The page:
Gary Tinterow inSplendid Legacy: The Havemeyer Collection. Exh. cat., The Metropolitan Museum of Art. New York, 1993, p. 36, colorpl. 39, states that it was Mrs. Havemeyer's last important purchase.
Chuji Ikegami. New History of World Art. Vol. 22, Period of Impressionism. Tokyo, 1993, p. 377, ill. p. 377 and colorpl. 45.
Gretchen Wold inSplendid Legacy: The Havemeyer Collection. Exh. cat., The Metropolitan Museum of Art. New York, 1993, p. 325, no. A196, ill. p. 326.
Henri Loyrette. Degas: The Man and His Art. New York, 1993, pp. 106–7, ill. (color), notes that Durand-Ruel's monopoly on the Degas market ended when Degas consigned this picture to Theo van Gogh, for Galerie Boussod et Valadon, in 1887.
Henri Loyrette inOrigins of Impressionism. Exh. cat., The Metropolitan Museum of Art. New York, 1994, pp. 156, 224–25, 296, 359, 368, 370–71, 405, no. 57, fig. 281 (color) and ill. p. 370 [French ed., Paris, 1994, pp. 156, 224–25, 296, 357, 367, 369–70, 402, no. 57, fig. 281 (color) and ill. p. 369], remarks that Degas imitated Courbet's "The Trellis" (Toledo), but that in this picture the flowers serve as an attribute of the woman's social status; comments that "Mme Valpinçon's bouquet is her work and her prerogative; she has engaged in the bucolic bourgeois ritual of cutting late-summer flowers and arranging them in a vase"; asserts that Degas would have called it a "painting" instead of a "portrait"; identifies the flowers as china asters, gillyflowers, centauries, gaillardias, and dahlias
Gary Tinterow in Gary Tinterow and Henri Loyrette. Origins of Impressionism. Exh. cat., The Metropolitan Museum of Art. New York, 1994, p. 338 [French ed. "Impressionnisme: Les origines, 1859–1869," Paris, 1994, p. 337].
Jean Sutherland Boggs inDegas Portraits. Exh. cat., Kunsthaus Zürich. London, 1994, pp. 19, 89, 95, ill. p. 88, calls it "Woman with Chrysanthemums".
Emil Maurer inDegas Portraits. Exh. cat., Kunsthaus Zürich. London, 1994, pp. 110–11, 117 n. 51, calls it "a portrait seen out of the corner of the eye".
Tobia Bezzola inDegas Portraits. Exh. cat., Kunsthaus Zürich. London, 1994, p. 209, accepts the identification of the sitter as Mme Valpinçon.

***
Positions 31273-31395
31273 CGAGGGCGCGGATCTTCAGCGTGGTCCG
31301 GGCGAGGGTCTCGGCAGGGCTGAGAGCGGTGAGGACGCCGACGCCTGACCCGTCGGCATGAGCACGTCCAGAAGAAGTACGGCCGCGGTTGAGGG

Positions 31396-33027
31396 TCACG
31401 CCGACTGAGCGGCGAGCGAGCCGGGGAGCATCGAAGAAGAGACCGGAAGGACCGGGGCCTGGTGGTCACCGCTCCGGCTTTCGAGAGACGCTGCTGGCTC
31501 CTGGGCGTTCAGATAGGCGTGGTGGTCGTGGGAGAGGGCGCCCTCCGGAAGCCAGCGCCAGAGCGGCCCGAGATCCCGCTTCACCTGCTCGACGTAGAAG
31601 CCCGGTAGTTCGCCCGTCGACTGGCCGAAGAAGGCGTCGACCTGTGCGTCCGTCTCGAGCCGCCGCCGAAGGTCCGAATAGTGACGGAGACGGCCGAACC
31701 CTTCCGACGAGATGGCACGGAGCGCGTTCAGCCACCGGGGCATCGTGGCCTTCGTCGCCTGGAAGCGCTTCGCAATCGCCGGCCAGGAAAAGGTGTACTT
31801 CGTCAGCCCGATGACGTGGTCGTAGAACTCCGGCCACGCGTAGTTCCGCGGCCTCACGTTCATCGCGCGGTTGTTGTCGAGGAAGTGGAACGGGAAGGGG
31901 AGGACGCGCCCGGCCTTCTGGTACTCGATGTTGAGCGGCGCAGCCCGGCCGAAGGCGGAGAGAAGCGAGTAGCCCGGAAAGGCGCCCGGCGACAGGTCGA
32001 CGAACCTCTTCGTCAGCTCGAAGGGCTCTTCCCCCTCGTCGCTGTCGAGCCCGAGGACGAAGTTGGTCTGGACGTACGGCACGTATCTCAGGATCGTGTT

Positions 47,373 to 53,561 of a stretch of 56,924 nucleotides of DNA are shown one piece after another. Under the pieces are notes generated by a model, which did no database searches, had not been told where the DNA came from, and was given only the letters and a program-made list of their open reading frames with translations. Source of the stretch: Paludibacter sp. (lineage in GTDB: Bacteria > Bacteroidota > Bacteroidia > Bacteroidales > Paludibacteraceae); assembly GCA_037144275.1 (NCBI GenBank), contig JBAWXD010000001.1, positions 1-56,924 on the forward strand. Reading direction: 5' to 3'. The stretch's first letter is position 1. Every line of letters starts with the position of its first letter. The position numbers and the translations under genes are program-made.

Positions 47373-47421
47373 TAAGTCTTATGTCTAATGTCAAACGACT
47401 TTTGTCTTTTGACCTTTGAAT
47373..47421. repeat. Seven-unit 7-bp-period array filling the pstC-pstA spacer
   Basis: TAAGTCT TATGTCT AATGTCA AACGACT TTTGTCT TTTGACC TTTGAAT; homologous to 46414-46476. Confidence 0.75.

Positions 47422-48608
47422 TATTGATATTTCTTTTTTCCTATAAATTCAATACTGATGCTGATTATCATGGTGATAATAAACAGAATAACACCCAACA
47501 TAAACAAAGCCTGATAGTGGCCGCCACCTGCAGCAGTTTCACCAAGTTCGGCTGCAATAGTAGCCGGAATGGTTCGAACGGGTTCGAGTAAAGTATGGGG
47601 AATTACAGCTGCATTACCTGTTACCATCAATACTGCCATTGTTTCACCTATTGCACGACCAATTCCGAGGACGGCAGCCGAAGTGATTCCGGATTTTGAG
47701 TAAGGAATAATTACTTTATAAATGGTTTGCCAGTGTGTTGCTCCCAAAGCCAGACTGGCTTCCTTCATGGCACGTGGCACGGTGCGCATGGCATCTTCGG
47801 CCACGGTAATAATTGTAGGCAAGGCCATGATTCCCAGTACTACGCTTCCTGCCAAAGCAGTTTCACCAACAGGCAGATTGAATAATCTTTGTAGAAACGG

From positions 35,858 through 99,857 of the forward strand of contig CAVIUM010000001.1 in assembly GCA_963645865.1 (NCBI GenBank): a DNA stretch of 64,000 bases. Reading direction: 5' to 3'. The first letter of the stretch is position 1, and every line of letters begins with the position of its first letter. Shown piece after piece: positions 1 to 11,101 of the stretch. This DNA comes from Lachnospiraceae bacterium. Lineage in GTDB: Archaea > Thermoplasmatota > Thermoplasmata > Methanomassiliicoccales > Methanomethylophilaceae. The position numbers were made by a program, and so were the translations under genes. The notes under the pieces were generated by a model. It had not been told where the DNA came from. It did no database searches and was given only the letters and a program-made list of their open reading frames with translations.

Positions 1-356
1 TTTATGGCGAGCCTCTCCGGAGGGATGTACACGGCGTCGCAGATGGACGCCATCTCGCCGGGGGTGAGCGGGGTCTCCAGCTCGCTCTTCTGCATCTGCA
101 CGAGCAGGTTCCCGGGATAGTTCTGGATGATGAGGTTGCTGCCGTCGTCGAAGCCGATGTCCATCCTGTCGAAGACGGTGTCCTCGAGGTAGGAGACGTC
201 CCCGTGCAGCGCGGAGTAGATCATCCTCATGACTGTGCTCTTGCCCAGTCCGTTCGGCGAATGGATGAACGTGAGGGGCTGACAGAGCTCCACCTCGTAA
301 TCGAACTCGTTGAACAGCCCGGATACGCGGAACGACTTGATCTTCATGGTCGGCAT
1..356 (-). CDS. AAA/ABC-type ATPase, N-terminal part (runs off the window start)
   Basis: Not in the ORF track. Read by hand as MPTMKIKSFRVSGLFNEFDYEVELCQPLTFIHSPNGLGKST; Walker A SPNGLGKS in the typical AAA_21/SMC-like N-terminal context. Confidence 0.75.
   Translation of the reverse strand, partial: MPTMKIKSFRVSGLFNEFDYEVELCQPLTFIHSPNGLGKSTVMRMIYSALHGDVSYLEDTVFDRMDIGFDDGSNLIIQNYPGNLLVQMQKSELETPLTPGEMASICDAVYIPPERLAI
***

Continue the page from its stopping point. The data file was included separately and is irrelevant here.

Albert Kostenevich. Hidden Treasures Revealed: Impressionist Masterpieces and Other Important French Paintings Preserved by the State Hermitage Museum, St. Petersburg. Exh. cat.New York, 1995, p. 259, calls it "Woman with Chrysanthemums"; compares it to Vuillard's "Young Woman in a Room" (about 1892–93; State Hermitage Museum, St. Petersburg), noting that Vuillard had probably seen this picture.
Julian Barnes. "The Artist as Voyeur." Modern Painters 9 (Autumn 1996), pp. 24–25, ill. (color).
Linda Nochlin in Colin B. Bailey. Renoir's Portraits: Impressions of an Age. Exh. cat., National Gallery of Canada, Ottawa. New Haven, 1997, pp. 59–60.
Françoise Cachin inThe Private Collection of Edgar Degas. Exh. cat., The Metropolitan Museum of Art. New York, 1997, pp. 231–33, n. 37, fig. 202, cites the influence of Degas, and our painting in particular, on the first important portraits that Gauguin began to paint in 1888; mentions that our picture was being stored at Theo van Gogh's home in 1887 and 1888 when Gauguin paid frequent visits there during his trips to Paris.
Gary Tinterow inLa collection Havemeyer: Quand l'Amérique découvrait l'impressionnisme. Exh. cat., Musée d'Orsay. Paris, 1997, pp. 22, 63, 105, no. 30, ill. p. 65 (color).
Sylvie Patin. "La collection Havemeyer." 48/14: la revue du Musée d'Orsay no. 5 (Fall 1997), p. 9, ill. p. 8 (color), states incorrectly that the Havemeyers acquired it directly from the artist thanks to Mary Cassatt's introduction.
Eugenia Parry in Malcolm Daniel. Edgar Degas, Photographer. Exh. cat., The Metropolitan Museum of Art. New York, 1998, pp. 56, 62, 72 n. 8, fig. 41, cites the compelling pose and glance of the sitter as an early example of calculated diversion, a device later used by photographers.
Dianne W. Pitman. Bazille: Purity, Pose, and Painting in the 1860s. University Park, Pa., 1998, pp. 181, 205, fig. 120.
Richard Thomson. "Theo van Gogh: The Man and the Market." Van Gogh Bulletin 14, no. 2 (1999), pp. 14–15, ill. (color), cites it as the first painting that Degas sold to Theo van Gogh in order to build his own art collection.
Richard Thomson inTheo van Gogh: Marchand de tableaux, collectionneur, frère de Vincent. Exh. cat., Van Gogh Museum, Amsterdam. Paris, 1999, pp. 111, 203 n. 136, p. 211, no. 16, ill. pp. 58–59 (color detail), fig. 104 (color), records its title as "Femme accoudée" when purchased by Theo van Gogh in 1887.
Rebecca A. Rabinow inDegas and America: The Early Collectors. Exh. cat., High Museum of Art. Atlanta, 2000, p. 44, ill. p. 34 (color detail).
Ann Dumas inDegas and America: The Early Collectors. Exh. cat., High Museum of Art. Atlanta, 2000, pp. 14, 28.
Frances Fowle inDegas and America: The Early Collectors. Exh. cat., High Museum of Art. Atlanta, 2000, p. 117.
Claire I. R. O'Mahony inDegas and America: The Early Collectors. Exh. cat., High Museum of Art. Atlanta, 2000, pp. 118–19, 189, no. 18, ill. (color).
Phaedra Siebert inDegas and America: The Early Collectors. Exh. cat., High Museum of Art. Atlanta, 2000, p. 250.
Alexandra Ames Lawrence in Eliza E. Rathbone and George T. M. Shackelford. Impressionist Still Life. Exh. cat., Phillips Collection, Washington. New York, 2001, p. 150.
George T. M. Shackelford in Eliza E. Rathbone and George T. M. Shackelford. Impressionist Still Life. Exh. cat., Phillips Collection, Washington. New York, 2001, pp. 23, 50, colorpl. 2, asserts that Degas imitated Delacroix's technique in this picture, which was executed the year after Delacroix's "A Basket of Flowers Overturned in a Park" (The Met 67.187.60) was exhibited in Paris; calls it one of Degas's earliest "disjunctive" portraits, in which the sitter does not seem to be the primary subject of the painting.